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Lars Poulsen Tolbod

Bayesian Penalized Likelihood Image Reconstruction (Q.Clear) in oncology: Effects of contrast and count-rate dependence

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Objectives: Point-spread function PET reconstruction (OSEM-PSF) has been shown to lead to non-physical signal recoveries for small lesions, due to Gibb’s ringing, if proper post-reconstruction filtering is not performed [1]. Recently, a Bayesian Penalized Likelihood Image Reconstruction algorithm with PSF (Q.Clear, GE Healthcare) has been introduced as an alternative to OSEM-PSF with better image convergence and activity-dependent noise regularizing. Q.Clear utilizes a noise penalty with both relative and absolute difference terms, which controls image noise locally with varying degrees of local smoothing. The strength of this noise penalty is controlled through the operator-set beta factor and the vendor recommended setting is beta=350-400 for oncological 18F-FDG PET. This is a different paradigm compared to conventional OSEM-PSF with post-reconstruction filtering, where image smoothing rather than noise is kept constant, and may have implications for the ability to suppress PSF artefacts and, thus, the quantitative accuracy of the PET images. To study the signal recovery features of Q.Clear as well as suppression of PSF artefacts at different contrast levels and total frame count rates, we examined scans of a clinically relevant phantom with small sub-centimeter lesions in direct contact with a background at varying lesion-to-background ratios. Methods: A wall-less phantom was prepared with homogenous spheres made of 18F-FDG dissolved in a gel with diameters ranging from 3 to 12 mm. The phantom consisted of two sets of spheres: one was suspended in 11C containing gel, providing a hot local background, whereas the other was suspended in a cold gel. The phantom was scanned for 210 min on a GE Discovery 690 PET/CT and reconstructed in 10 min frames resulting in sphere-to-background ratios (contrast) for the first set of spheres ranging from 0.8 to 35. The frame total count rate ranged more than one magnitude. Images were reconstructed either with Q.Clear (beta range 100 to 800) or OSEM-PSF. Time-of-flight was enabled in all reconstructions. The signal recovery of 4 common SUV metrics was evaluated (SUVmax, SUVmean, SUVpeak and SUV50bg). Results: Signal recoveries were monotonically dependent on sphere diameter regardless of contrast, reconstruction or count rate for SUVmean and SUVpeak. However, SUVmax and SUV50bg were sensitive to PSF artefacts and exhibited a non-monotonical dependence on sphere diameter with maximum recovery for the 8 mm sphere for Q.Clear with beta factors <=400 to 800 depending on contrast. Higher contrast required a higher setting of the beta factor. Similarly, SUVmax and SUV50bg exhibited decreasing signal recovery with decreasing frame count rate for constant contrast, due to the absolute count rate dependence of the penalty term. Conclusions: For images reconstructed with Q.Clear, signal recovery for small lesions was found to depend on both local contrast and total frame count rate. For 18F-FDG, for low contrast regions, a beta factor of 400 reduced the Gibb’s edge artefact, however, for regions with higher contrast a higher beta factor was need. The results imply that optimization of the Q.Clear penalty strength parameter depends on the organ imaged, the nature of the tracer as well as the injected dose regime. [1] Munk, O. L., Tolbod, L. P., Hansen, S. B., & Bogsrud, T. V. (2017). Point-spread function reconstructed PET images of sub-centimeter lesions are not quantitative. EJNMMI Physics, 4(1), [5].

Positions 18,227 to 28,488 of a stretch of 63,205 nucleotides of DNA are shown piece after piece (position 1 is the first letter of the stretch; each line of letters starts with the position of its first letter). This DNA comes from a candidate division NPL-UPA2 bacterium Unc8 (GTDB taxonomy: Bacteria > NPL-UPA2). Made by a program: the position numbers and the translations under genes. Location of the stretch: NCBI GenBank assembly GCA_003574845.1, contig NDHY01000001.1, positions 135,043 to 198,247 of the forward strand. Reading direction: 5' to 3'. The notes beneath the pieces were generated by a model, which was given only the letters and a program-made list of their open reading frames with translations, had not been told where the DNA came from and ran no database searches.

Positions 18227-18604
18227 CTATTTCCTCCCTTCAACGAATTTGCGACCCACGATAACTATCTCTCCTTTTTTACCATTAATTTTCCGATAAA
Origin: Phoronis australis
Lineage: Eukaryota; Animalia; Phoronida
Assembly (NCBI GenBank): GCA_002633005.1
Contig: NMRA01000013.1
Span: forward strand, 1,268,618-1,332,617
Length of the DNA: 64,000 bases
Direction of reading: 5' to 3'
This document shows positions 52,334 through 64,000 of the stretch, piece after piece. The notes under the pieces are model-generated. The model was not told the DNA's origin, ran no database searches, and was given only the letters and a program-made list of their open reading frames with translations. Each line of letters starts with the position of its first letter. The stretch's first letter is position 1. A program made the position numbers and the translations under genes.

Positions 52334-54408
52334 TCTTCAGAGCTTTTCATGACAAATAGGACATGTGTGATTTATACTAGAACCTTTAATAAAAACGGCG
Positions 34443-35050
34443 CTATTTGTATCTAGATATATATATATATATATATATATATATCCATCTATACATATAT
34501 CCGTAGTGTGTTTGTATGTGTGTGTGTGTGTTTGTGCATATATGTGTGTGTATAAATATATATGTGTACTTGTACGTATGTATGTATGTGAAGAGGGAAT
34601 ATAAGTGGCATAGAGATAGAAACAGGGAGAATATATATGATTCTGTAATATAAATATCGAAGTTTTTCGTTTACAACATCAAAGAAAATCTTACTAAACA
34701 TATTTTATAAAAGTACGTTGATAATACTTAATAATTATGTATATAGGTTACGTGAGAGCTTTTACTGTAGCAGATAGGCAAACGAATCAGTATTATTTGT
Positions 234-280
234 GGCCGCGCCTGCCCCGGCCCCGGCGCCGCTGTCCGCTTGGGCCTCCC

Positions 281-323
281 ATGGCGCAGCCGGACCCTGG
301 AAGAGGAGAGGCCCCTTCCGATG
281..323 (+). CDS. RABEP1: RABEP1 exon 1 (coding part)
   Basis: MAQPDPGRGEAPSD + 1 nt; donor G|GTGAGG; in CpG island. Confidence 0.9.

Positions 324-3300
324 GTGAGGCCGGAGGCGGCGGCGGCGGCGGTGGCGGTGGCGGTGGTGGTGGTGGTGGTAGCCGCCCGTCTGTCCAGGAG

Original languageEnglish
Publication year2019
Publication statusPublished - 2019
EventSociety of Nuclear Medicine and Molecular Imaging: Annual Meeting 2019 - Anaheim, United States
Duration: 22 Jun 201925 Jun 2019


ConferenceSociety of Nuclear Medicine and Molecular Imaging: Annual Meeting 2019
CountryUnited States

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